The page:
Voice is set to be the biggest enterprise tech disruption since the smartphone — if we can overcome the remaining practical difficulties.
Over the decades, computer interaction has slowly become more natural, with the computers adapting to users rather than the other way around, with the slow progression from punch cards to keyboards and computer mouse devices.
Currently, touch interfaces are the default standard in almost any device that includes a screen, from cameras to cars (and they’re habit-forming! Am I the only one who occasionally tries to swipe TV screens or pinch-to-zoom in on paper images?). Now it’s time for the inevitable big step: talking to your corporate device. In the movies, at least, we’ve been talking to computers for a long time, from Jarvis in “Iron Man” to this famous scene in “Star Trek IV,” where Scotty tries to issue instructions to a 1980s computer:
Of course, voice assistants have been available in mobile phones for years — Apple’s Siri came out in 2011. But they have had limited impact on corporate environments so far.
What’s changing is that advances in computing power and machine learning have enabled computers to transcribe speech better than human beings, and then accurately interpret the result, without cumbersome coding. And the new systems can more efficiently update themselves, learning from their mistakes rather than requiring explicit instruction.
The number of voice-enabled devices continues to skyrocket — over 50 million of them are expected to be sold this year and the global voice tech industry is expected to reach US$126.5 billion by 2023.
There are real benefits to voice interfaces for workers, especially compared to fiddly mobile keyboards. A study earlier this year by researchers from Stanford University, the University of Washington, and Baidu USA found that voice input with mobile devices was nearly three times faster than typing, will little difference in the error rate between the two types of input.
One of the biggest benefits of voice interfaces is that they can provide a “universal remote control” to enterprise business systems. Google has already demonstrated that voice can be used to connect computers to people-based systems, for example setting up an appointment at the hair salon:
These kinds of connections can make even more sense in the corporate world. Every large organization has many different applications, and providing a coherent workflow across them has always required coding, which can be slow and expensive. But if the systems are all voice-enabled, workers can easily switch from one to another without requiring any explicit integration.
In addition, it’s likely that enterprise systems will start talking to each other. It’s very difficult to implement universal standards in computing, and using voice — although obviously inefficient — could be a very pragmatic short-term solution for system integration. We’re already seeing this in the consumer world, with the recent news that Amazon’s Alexa can now “talk to” Microsoft’s Cortana and vice-versa.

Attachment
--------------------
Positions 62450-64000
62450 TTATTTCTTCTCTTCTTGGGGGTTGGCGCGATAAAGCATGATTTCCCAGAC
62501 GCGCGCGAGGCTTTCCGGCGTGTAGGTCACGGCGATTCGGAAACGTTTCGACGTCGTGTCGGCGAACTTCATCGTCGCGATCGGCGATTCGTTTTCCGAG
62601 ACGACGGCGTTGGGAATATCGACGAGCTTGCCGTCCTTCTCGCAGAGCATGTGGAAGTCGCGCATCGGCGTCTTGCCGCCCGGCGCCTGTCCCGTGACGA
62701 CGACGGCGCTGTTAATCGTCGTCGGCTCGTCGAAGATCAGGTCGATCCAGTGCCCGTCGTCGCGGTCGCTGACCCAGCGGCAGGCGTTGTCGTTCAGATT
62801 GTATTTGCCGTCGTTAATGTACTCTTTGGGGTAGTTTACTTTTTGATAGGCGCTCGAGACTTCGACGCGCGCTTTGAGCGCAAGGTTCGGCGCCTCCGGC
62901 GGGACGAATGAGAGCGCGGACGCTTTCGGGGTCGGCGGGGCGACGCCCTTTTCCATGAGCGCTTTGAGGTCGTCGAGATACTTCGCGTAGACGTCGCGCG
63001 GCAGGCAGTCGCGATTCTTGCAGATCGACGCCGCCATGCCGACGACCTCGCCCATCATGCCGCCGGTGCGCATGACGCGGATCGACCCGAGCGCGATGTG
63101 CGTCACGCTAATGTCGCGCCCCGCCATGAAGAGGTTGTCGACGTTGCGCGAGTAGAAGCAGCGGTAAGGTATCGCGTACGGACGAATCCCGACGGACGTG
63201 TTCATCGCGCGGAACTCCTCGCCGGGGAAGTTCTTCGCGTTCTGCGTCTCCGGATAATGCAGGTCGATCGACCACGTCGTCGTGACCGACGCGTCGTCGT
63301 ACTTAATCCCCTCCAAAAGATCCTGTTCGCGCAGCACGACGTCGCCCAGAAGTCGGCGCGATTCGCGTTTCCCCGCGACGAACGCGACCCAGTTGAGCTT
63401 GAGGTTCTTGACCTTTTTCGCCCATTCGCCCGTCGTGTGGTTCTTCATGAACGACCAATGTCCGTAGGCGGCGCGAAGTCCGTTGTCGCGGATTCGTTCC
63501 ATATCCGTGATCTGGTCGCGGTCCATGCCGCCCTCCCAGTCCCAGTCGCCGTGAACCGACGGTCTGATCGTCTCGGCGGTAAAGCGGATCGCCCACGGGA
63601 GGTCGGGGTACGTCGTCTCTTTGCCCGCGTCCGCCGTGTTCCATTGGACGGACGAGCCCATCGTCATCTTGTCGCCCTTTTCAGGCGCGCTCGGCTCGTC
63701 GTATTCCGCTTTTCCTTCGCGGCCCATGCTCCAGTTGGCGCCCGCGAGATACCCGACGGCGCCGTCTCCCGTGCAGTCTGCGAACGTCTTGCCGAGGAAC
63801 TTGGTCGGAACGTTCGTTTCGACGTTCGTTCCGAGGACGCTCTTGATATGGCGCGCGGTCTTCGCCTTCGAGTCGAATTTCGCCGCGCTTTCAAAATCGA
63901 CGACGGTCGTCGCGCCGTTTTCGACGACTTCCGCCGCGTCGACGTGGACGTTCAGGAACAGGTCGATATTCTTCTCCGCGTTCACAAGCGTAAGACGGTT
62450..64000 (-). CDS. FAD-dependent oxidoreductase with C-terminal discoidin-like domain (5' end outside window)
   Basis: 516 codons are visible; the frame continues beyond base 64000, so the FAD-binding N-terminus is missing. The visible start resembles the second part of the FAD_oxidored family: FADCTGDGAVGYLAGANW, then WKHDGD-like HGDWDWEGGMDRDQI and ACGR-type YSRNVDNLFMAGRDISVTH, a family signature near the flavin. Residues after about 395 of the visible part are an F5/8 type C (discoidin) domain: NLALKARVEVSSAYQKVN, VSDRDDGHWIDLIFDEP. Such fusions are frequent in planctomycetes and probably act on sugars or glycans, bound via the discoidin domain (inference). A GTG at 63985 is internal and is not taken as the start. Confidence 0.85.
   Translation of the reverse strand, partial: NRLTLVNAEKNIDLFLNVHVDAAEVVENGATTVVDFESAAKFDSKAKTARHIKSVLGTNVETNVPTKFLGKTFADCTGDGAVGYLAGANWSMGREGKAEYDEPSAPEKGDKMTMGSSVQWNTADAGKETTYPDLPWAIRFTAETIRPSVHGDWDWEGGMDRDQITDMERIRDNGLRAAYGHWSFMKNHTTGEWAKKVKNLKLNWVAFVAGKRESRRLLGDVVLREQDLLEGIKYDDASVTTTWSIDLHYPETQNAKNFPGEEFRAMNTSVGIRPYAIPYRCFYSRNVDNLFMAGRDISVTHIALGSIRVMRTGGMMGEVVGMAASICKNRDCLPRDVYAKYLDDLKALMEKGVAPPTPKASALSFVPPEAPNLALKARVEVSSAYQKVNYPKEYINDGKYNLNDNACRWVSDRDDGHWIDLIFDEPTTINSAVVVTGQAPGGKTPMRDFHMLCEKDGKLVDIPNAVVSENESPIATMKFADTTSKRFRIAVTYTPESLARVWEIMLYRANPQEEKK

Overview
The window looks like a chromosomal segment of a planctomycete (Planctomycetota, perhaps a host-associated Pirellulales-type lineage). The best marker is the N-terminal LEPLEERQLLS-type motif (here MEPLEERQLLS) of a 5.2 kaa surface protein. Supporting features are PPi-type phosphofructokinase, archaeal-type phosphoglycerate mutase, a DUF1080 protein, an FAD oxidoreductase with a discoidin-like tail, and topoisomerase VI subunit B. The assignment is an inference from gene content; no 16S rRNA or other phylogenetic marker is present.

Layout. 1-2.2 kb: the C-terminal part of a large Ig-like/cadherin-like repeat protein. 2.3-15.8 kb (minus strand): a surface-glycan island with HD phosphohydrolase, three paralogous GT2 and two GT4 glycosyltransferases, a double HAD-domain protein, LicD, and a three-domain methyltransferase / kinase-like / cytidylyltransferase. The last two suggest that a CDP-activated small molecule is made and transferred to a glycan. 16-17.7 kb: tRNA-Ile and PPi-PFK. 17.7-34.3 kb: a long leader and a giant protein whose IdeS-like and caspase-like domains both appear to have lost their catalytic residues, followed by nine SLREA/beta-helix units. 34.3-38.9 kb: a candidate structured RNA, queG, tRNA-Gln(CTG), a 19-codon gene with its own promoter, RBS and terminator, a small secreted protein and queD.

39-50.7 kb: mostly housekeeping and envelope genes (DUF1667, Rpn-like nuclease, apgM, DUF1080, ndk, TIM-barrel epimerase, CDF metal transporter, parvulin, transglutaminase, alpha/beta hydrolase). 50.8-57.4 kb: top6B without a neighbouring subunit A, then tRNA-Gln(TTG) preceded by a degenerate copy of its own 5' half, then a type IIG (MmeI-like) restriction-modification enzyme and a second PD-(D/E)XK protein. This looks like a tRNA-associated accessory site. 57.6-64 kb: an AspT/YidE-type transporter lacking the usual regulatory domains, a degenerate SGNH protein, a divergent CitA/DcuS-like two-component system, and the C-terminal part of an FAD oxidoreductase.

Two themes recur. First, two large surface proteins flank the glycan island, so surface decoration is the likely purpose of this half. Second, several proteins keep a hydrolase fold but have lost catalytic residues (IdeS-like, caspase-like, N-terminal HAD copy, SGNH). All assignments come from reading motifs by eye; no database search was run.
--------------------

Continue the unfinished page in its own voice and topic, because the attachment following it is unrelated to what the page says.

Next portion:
All these advances mean that corporate digital assistants are going mainstream, providing chat and voice interfaces to a full range of corporate business activities, including easy access to HR information like outstanding vacation days:
Voice is also becoming part of innovative service approaches. For example, Workheld provides innovative field management systems to increase the productivity of construction- and service processes. The company uses machine learning and text analytics technology to automatically match customer jobs with the most appropriate technician, with hands-free voice interfaces to help workers through maintenance steps.
There are still some problems with voice interfaces — for example, it can be hard (or just embarrassing) to use in a busy office where there’s a lot of background noise. As ever, technology companies are working on solutions: for example, more advanced noise cancellation using AI, picking out your voice in a crowd, reading your lips, or even detecting your words directly through your jaw, without you having to say them out loud (so maybe the future is actually about voiceless voice interfaces?!).
There are also clear dangers. For example, all those microphones provide ample opportunities for nefarious eavesdropping and personal tracking (from George Orwell’s 1984: “there was always the danger of concealed microphones by which your voice might be picked up and recognized “)
And how will corporate security be enforced with voice interfaces when algorithms can create uncannily accurate synthesized speech? There are already problems with corporate “vishing” today — what will happen when the distinctive (but faked) voice of your CEO connects to the system to request an exceptional wire transfer? (Or when your teenage daughter calls you to say she’s in trouble and needs money?!).
Overall, I expect there to be huge leaps in voice adoption in the enterprise this year, primarily through optional voice interaction with chatbot interfaces. You can read more in this Digitalist Magazine Executive Quarterly article I helped co-author: “Say What?!”
And then we can all look forward to the next big interface wave in the enterprise: artificial and augmented reality.
This article originally appeared in Digital Business & Business Analytics.